The Splendour of Natural Colour Diamonds

The Splendour of Natural Colour Diamonds


D iamonds occur in an array of colours – from pure whites and soft pinks and blues to brilliant hues of purple and red. Within such variation, it is easy to forget that diamonds are in essence pure and simple in composition, requiring only one element as it crystalizes: carbon. Deep within the earth’s mantle, the element is shaped under tremendous pressure through a formation process with variables ranging from temperature to surrounding environments. Thus, through chance and serendipity, diamonds occur in such variety – as structural impurities, inclusions and even radiation enable these wonders of nature to take colour in the full spectrum.


Throughout history, blue diamonds have been the stuff of legends. Captivating and enigmatic, blue diamonds are considered among the rarest. A fabulous fluke of nature, a blue diamond is produced by the random presence of the atomic lattice-bound trace element boron within the stone’s carbon structure during its formation deep in the earth’s core. Blue diamond discoveries of any size are still sporadic and always astonishing occurrences. Lot 1756 is a pear-shaped fancy vivid blue diamond weighing 4.84 carats, internally flawless with a natural, even colour distribution face up.

The earliest known blue diamond came from the legendary Kollur mine in the Golconda, a region of India that produced such famous examples as the Idol’s Eye. Among the many storied examples include a dark blue diamond sold in the seventeenth century sold by Jean Baptiste Tavernier to King Louis XIV of France, a stone originally called the Tavernier Blue, and then the French Blue as a part of the French Crown Jewels. Then there’s the famed Hope Diamond, perhaps the most fabled gemstone on the planet, purchased by Henry Phillip Hope in 1830, which research studies suggest may have been recut from the lost French Blue, only adding to its mystique. With a mount signed by Cartier, Lot 1752 presents a cut-cornered rectangular modified brilliant-cut fancy intense blue diamond weighing 5.22 carats, with internally flawless clarity.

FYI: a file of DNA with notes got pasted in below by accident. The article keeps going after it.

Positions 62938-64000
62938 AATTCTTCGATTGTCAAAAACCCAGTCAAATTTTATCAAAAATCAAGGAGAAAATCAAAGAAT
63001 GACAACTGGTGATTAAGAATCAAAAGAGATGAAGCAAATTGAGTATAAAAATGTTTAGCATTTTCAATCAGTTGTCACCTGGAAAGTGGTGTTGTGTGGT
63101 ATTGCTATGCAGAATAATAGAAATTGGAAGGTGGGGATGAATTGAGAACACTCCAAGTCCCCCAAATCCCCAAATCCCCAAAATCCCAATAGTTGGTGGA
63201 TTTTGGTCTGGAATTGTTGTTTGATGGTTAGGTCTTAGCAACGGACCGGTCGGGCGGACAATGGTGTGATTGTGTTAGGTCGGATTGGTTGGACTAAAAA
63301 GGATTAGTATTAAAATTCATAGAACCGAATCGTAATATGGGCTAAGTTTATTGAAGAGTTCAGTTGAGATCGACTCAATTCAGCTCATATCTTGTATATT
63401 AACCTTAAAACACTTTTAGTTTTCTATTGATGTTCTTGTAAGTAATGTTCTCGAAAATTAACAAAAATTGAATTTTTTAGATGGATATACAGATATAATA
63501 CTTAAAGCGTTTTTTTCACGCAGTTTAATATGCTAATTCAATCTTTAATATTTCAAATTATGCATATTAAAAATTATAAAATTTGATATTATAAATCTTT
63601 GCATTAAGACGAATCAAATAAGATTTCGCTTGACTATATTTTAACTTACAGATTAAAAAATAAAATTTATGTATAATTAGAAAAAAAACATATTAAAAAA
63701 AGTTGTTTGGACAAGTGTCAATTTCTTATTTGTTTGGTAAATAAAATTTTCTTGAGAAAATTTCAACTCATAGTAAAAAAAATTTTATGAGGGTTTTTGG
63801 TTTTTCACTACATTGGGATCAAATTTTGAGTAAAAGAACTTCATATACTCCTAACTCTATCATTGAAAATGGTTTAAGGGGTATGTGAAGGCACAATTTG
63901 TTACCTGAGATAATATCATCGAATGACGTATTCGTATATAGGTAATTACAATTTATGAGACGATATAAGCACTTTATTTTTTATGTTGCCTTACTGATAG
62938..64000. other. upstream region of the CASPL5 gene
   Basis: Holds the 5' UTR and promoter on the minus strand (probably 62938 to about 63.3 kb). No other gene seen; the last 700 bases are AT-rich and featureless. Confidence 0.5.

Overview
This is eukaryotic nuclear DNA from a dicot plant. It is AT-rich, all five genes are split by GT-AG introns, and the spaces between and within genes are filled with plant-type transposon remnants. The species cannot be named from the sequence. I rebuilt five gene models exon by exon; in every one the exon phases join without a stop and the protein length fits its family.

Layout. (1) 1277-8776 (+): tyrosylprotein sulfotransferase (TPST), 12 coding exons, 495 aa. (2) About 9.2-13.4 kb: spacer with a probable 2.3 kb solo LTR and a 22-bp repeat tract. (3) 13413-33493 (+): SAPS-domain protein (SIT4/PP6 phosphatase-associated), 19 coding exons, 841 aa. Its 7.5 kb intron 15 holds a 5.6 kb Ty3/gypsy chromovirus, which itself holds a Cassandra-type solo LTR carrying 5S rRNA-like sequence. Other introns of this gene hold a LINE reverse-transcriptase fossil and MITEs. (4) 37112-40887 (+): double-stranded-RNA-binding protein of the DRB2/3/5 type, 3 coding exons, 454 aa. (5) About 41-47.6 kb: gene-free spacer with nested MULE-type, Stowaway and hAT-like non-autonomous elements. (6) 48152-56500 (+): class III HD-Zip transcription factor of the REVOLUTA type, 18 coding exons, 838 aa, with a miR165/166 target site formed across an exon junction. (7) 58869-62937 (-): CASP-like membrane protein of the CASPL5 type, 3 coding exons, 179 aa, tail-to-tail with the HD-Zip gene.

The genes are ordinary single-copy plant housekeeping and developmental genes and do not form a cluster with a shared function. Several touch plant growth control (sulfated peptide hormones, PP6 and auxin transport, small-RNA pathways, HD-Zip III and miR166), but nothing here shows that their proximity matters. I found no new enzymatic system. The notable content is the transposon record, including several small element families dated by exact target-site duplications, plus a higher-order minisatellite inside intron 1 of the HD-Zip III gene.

The distinctive hue of the blue diamonds is often attributed to the trace of boron within the crystal, and Type IIb classification means that the diamond contains few to no nitrogen impurities. The Hope Diamond is an example of Type IIb, as is Lot 1654 a heart-shaped fancy vivid blue diamond of 5.04 carats. Because of its formation, every faceting process of a blue diamond demands extreme care and precision. The rough will likely be asymmetrical with colour zoning, which presents unique challenges to the cutter as they balance the best colour, carat weight and the type of cut for each stone. Lot 1753 represents an exquisite pair of fancy intense blue diamonds weighing 1.95 and 1.63 carats respectively, both determined to be Type IIa, the most chemically pure type of diamond with exceptional optical transparency.